Tuesday, March 30, 2010

Storyteller’s Rulebook #5: The Exception That Proves The Over-Motivation Rule

Before I move on from over-motivation, I wanted to mention a rather humorous example that attempted to break this rule... I mentioned yesterday how they over-motivated the 1989 Batman by having the Joker kill Bruce Wayne’s parents. Well, the 2005 re-boot, Batman Begins, was a much better movie. And one of the things I most admired about it was its determination to restore Batman’s proper motivation.

Early on in that movie, there’s a whole scene devoted to the idea that Bruce Wayne is not seeking revenge. When the crook who killed his parents is about to be released, he waits outside the courthouse with a gun. His district-attorney-love-interest scolds him for the pettiness of that motive: The criminal was driven by poverty, and poverty is driven by corruption. If Bruce wants to stop others from being killed, he must direct his wrath at the socially-connected corruptors who create the conditions that create these criminals. Bruce agrees, throws his gun away, and goes off to become Batman. All right! I was very impressed! Finally a hero motivated by civic values, not just revenge!

But then, an interesting thing happens. It’s not really that bad, but it is pretty funny. Sure enough, that two-thirds point in the movie rolls around… And, sure enough, the producers demanded that obligatory scene where the battle becomes personal…

But how do you do that? It’s already been established that societal collapse killed Bruce’s parents, not any one criminal, right? Well, astoundingly, Bruce’s former mentor turned super-terrorist Liam Neeson comes to town, and makes a shocking admission: His organization specializes in causing societal destruction! Then he comes right out and taunts Bruce about it— (paraphrasing here) “That’s right! We caused the economic collapse that killed your parents!”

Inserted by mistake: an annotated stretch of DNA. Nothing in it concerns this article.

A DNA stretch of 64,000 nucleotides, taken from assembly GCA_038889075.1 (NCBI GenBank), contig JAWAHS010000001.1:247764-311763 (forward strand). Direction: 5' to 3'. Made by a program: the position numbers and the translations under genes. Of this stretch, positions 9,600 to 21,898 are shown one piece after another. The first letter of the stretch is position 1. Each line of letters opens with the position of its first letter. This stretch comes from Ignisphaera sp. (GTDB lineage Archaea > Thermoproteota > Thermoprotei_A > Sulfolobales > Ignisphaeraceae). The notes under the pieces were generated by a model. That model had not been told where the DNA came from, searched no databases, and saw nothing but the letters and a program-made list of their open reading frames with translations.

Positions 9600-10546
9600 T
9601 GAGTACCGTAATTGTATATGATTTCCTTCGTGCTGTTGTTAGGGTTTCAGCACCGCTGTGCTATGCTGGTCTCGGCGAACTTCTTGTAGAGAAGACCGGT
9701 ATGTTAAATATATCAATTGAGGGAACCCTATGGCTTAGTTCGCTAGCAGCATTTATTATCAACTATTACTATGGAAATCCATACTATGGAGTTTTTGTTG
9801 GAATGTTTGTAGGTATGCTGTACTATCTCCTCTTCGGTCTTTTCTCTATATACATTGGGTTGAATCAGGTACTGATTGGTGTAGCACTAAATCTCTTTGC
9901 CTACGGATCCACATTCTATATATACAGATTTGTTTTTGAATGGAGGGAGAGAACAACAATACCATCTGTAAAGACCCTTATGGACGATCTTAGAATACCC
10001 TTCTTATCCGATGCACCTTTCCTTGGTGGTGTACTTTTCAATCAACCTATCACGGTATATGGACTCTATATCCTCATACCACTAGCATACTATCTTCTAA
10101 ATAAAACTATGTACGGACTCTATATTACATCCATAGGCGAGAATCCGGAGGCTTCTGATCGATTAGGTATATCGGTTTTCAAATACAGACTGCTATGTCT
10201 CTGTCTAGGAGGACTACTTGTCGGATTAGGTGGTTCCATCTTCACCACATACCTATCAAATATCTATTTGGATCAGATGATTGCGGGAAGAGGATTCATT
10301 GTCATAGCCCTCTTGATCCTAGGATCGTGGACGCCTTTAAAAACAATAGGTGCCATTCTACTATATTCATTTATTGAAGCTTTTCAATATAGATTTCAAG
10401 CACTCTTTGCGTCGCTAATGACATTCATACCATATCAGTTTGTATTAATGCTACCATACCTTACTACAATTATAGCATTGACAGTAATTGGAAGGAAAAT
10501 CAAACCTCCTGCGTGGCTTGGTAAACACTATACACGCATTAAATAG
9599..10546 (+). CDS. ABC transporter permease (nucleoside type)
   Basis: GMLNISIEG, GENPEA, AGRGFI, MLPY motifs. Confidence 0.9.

Well, at least they tried to fight it... But the producers will not be denied. Two-thirds of the way into every one of these movies, the villain must reveal that they killed the hero’s loved ones. Even if they did it in the most roundabout manner possible!


Unknown said...

Hilarious. And they probably thought they were being deeper and more intellectual: "We have to think BIGGER...more GLOBAL...it's not just about Bruce Wayne's parents...it's about society...AT LARGE!" Wow. That's deep, bringing the larger economic scope into it.

But I agree with you - they deserve some kudos for trying. And it's still fun to watch.

(P.S. And do we really believe that in the heat of passion, he'll throw away the gun...because he sees that it's CORRUPTION that is the problem? I don't know...)

Matt Bird said...

But the thing of it is-- I absolutely love this movie! And I love it because it's so earnest! I watch it over and over. It's just that one line that always makes me laugh.

Whenever I get to a bad line in a good movie, I always just think to myself "Oh, the producer (and/or star) made them add that line. It doesn't count. Let's move on..."

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